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06.03.2019 | Original Article | Ausgabe 5/2019 Open Access

European Journal of Applied Physiology 5/2019

Liver and muscle glycogen oxidation and performance with dose variation of glucose–fructose ingestion during prolonged (3 h) exercise

European Journal of Applied Physiology > Ausgabe 5/2019
Andy J. King, John P. O’Hara, Nicola C. Arjomandkhah, Josh Rowe, Douglas J. Morrison, Thomas Preston, Roderick F. G. J. King
Wichtige Hinweise
Communicated by Guido Ferretti.

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This study investigated the effect of small manipulations in carbohydrate (CHO) dose on exogenous and endogenous (liver and muscle) fuel selection during exercise.


Eleven trained males cycled in a double-blind randomised order on 4 occasions at 60% \(\dot {V}{{\text{O}}_{2\;\hbox{max} }}\) for 3 h, followed by a 30-min time-trial whilst ingesting either 80 g h−1 or 90 g h−1 or 100 g h−1 13C-glucose-13C-fructose [2:1] or placebo. CHO doses met, were marginally lower, or above previously reported intestinal saturation for glucose–fructose (90 g h−1). Indirect calorimetry and stable mass isotope [13C] techniques were utilised to determine fuel use.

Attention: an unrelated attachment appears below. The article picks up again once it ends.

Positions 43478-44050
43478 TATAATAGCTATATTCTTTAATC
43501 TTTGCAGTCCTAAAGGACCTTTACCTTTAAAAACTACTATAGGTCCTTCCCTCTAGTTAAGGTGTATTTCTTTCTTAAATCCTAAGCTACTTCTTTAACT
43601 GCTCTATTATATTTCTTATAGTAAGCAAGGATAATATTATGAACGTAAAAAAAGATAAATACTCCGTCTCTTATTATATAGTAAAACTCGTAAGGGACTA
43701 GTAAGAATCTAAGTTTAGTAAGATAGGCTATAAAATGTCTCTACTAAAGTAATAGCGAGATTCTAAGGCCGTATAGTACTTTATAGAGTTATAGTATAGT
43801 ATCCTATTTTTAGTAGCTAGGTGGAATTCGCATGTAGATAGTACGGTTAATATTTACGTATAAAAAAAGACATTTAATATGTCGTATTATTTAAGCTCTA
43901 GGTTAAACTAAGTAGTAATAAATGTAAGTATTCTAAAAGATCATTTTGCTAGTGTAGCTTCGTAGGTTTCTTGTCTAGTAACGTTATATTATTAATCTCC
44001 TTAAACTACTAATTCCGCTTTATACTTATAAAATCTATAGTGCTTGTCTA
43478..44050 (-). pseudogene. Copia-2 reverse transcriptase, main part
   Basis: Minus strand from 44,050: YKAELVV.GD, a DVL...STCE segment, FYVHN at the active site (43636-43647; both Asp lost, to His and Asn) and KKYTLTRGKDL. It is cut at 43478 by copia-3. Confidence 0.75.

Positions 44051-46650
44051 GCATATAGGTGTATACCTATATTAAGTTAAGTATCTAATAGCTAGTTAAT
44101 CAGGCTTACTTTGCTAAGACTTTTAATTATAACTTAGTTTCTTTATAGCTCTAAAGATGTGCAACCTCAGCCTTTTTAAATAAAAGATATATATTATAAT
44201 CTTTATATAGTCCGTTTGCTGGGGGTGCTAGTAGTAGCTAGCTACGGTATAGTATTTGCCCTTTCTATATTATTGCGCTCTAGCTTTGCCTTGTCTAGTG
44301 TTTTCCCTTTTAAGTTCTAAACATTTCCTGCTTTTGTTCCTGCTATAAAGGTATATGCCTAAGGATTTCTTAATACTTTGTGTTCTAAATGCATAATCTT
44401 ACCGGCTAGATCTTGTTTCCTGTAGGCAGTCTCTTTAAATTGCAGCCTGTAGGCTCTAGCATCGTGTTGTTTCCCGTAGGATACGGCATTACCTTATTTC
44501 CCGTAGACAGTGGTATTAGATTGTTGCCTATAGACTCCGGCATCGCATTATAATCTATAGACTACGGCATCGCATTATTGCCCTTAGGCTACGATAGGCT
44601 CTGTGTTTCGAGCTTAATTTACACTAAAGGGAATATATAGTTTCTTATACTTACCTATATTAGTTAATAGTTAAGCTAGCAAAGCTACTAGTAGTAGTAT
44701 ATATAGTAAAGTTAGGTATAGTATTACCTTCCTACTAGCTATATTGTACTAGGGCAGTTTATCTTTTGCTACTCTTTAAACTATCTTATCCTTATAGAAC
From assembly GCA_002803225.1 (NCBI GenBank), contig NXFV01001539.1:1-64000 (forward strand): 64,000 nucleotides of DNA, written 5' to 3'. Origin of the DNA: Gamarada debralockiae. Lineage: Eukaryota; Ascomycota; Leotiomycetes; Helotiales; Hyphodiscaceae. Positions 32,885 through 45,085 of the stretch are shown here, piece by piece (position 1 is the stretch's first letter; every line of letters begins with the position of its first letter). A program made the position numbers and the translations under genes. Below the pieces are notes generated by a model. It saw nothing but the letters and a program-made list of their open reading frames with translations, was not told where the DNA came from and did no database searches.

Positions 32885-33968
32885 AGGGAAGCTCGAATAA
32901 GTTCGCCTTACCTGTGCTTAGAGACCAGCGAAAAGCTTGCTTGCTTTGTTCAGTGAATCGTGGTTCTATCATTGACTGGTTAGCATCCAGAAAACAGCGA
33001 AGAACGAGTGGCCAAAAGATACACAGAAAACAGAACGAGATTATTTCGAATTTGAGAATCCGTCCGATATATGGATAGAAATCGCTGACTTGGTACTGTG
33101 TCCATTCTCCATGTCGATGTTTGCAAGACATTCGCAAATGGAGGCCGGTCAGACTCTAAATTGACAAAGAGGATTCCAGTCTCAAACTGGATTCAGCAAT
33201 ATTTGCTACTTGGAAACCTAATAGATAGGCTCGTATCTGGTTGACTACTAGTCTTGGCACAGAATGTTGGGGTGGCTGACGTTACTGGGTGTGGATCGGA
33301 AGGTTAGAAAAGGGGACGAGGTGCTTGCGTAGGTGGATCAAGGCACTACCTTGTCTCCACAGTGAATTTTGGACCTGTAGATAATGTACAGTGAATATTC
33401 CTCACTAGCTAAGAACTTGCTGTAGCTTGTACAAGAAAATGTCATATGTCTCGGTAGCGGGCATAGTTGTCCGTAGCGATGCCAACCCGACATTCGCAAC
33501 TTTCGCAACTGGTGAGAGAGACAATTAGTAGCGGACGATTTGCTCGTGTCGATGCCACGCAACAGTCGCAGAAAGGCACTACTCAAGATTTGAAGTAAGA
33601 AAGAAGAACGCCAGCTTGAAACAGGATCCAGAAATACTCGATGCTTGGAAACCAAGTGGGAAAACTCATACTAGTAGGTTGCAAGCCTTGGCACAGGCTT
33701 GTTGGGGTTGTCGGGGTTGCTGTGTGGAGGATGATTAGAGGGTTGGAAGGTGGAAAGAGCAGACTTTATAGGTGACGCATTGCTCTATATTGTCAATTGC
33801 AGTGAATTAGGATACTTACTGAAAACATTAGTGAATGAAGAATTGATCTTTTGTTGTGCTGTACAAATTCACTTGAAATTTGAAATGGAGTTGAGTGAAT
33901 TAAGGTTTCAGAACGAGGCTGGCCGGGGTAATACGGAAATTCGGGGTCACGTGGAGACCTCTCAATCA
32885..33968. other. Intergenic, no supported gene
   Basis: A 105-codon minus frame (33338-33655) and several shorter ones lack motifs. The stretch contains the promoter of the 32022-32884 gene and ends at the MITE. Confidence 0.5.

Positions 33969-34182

Time-trial performance was 86.5 to 93%, ‘likely, probable’ improved with 90 g h−1 compared 80 and 100 g h−1. Exogenous CHO oxidation in the final hour was 9.8–10.0% higher with 100 g h−1 compared with 80 and 90 g h−1 (ES = 0.64–0.70, 95% CI 9.6, 1.4 to 17.7 and 8.2, 2.1 to 18.6). However, increasing CHO dose (100 g h−1) increased muscle glycogen use (101.6 ± 16.6 g, ES = 0.60, 16.1, 0.9 to 31.4) and its relative contribution to energy expenditure (5.6 ± 8.4%, ES = 0.72, 5.6, 1.5 to 9.8 g) compared with 90 g h−1. Absolute and relative muscle glycogen oxidation between 80 and 90 g h−1 were similar (ES = 0.23 and 0.38) though a small absolute (85.4 ± 29.3 g, 6.2, − 23.5 to 11.1) and relative (34.9 ± 9.1 g, − 3.5, − 9.6 to 2.6) reduction was seen in 90 g h−1 compared with 100 g h−1. Liver glycogen oxidation was not significantly different between conditions (ES < 0.42). Total fat oxidation during the 3-h ride was similar in CHO conditions (ES < 0.28) but suppressed compared with placebo (ES = 1.05–1.51).


‘Overdosing’ intestinal transport for glucose–fructose appears to increase muscle glycogen reliance and negatively impact subsequent TT performance.

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